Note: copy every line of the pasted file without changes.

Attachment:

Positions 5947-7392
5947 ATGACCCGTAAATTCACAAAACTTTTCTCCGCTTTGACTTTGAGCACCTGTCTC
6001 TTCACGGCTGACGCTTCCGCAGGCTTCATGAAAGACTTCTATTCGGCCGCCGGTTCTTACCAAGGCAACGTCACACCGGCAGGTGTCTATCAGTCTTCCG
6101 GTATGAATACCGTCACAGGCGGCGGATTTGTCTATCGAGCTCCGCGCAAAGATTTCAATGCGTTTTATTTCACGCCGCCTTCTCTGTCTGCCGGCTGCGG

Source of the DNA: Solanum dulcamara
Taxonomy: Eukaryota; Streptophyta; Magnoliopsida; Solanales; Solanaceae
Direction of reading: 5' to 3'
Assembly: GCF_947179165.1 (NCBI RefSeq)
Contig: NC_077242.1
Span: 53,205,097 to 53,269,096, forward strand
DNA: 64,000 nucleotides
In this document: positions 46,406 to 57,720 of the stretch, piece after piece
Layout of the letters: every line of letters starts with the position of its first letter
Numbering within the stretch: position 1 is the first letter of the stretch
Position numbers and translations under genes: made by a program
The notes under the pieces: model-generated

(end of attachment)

Positions 5947-7392
5947 ATGACCCGTAAATTCACAAAACTTTTCTCCGCTTTGACTTTGAGCACCTGTCTC
6001 TTCACGGCTGACGCTTCCGCAGGCTTCATGAAAGACTTCTATTCGGCCGCCGGTTCTTACCAAGGCAACGTCACACCGGCAGGTGTCTATCAGTCTTCCG
6101 GTATGAATACCGTCACAGGCGGCGGATTTGTCTATCGAGCTCCGCGCAAAGATTTCAATGCGTTTTATTTCACGCCGCCTTCTCTGTCTGCCGGCTGCGG

Source of the DNA: Solanum dulcamara
Taxonomy: Eukaryota; Streptophyta; Magnoliopsida; Solanales; Solanaceae
Direction of reading: 5' to 3'
Assembly: GCF_947179165.1 (NCBI RefSeq)
Contig: NC_077242.1
Span: 53,205,097 to 53,269,096, forward strand
DNA: 64,000 nucleotides
In this document: positions 46,406 to 57,720 of the stretch, piece after piece
Layout of the letters: every line of letters starts with the position of its first letter
Numbering within the stretch: position 1 is the first letter of the stretch
Position numbers and translations under genes: made by a program
The notes under the pieces: model-generated